Agricultural Research Service (ARS) scientists in Idaho have developed a new fertilizer that slows the release of ammonium and phosphorus in the soil—thus reducing the potential for nutrient leaching into groundwater, or nutrient runoff into surface waters. Phosphorus and ammonium are typically added to agricultural crops as fertilizers. Some agricultural and turf operations add these nutrients to the soil in amounts that exceed plant requirements. Excess nutrients seep into soil and groundwater, or run off into nearby waterways. This technology uses a slow-release component to allow gradual release of fertilizers into the soil. In green house studies, 80-97% of total phosphorus, and 75-84% of nitrates was reduced in drainage water. Coated fertilizers are available, but are much more prone to leaching compared to ARS’s formula. ARS’s slow-release fertilizer has advantages over available formulas, in that it greatly reduces the potential for nutrient leaching to groundwater. This technology could open a new market niche of environmentally friendly time-release fertilizers.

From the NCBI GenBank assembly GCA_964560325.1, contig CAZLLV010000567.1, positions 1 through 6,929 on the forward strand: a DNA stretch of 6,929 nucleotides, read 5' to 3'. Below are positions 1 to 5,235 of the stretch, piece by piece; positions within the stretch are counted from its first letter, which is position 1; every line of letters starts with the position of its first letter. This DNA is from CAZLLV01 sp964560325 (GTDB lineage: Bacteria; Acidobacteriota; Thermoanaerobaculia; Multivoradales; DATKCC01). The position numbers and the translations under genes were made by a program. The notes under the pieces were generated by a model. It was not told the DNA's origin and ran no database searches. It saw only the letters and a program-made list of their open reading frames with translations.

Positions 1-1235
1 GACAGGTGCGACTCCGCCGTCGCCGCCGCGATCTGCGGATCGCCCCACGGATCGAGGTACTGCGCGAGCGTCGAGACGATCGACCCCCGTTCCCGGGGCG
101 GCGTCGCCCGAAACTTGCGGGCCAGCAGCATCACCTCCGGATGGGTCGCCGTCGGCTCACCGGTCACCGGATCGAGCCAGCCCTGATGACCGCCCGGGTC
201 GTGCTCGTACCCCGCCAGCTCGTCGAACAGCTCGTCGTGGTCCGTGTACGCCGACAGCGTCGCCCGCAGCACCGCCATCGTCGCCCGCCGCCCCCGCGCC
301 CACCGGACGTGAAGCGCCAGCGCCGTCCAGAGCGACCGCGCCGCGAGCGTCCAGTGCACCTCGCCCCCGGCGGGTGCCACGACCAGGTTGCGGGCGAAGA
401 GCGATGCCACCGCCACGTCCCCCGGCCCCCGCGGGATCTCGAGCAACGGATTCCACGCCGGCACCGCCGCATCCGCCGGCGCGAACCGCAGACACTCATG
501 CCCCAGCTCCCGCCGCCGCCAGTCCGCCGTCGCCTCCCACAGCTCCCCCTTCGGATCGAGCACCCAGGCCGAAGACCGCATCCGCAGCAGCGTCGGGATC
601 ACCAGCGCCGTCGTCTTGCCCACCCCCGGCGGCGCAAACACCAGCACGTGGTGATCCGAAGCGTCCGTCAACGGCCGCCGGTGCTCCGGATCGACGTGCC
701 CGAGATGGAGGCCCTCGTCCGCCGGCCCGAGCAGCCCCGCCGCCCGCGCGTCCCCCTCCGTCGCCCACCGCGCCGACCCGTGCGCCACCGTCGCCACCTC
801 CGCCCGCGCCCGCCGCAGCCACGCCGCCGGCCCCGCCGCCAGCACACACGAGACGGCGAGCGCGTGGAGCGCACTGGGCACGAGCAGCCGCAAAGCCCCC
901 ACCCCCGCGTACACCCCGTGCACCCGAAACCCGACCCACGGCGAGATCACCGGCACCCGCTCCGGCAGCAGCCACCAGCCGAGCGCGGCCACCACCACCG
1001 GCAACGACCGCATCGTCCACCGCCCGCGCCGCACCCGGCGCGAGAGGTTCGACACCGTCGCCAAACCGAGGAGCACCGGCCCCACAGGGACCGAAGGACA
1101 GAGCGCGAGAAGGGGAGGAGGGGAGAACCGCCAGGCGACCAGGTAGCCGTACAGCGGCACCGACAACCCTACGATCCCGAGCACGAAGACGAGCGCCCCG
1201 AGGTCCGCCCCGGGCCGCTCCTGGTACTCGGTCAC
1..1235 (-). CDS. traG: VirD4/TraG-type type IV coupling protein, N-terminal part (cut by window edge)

The agrichemical industry, particularly the fertilizer industry, could use this technology. Homeowners, turf managers, and possibly ornamental nursery operations would benefit from this technology. The end product formulations may require Environmental Protection Agency registration and approval.
ARS researchers are seeking a cooperative partner to help adapt fertilizer formulas to specific crop needs, and to develop a formulation that is easy to handle and apply.
Please refer to S.N.11/504,401 (Docket #0144.05), “Fertilizer Formulation for Reduction of Nutrient and Pesticide Leaching,” which was filed on August 14, 2006. Foreign rights are available.
Robert E. Sojka
Northwest Irrigation and Soils Research
Kimberly, ID 83341-5076
Phone: (208) 423-6565
Fax: (208) 423-6555 email@example.com
James A. Entry
(Formerly with ARS)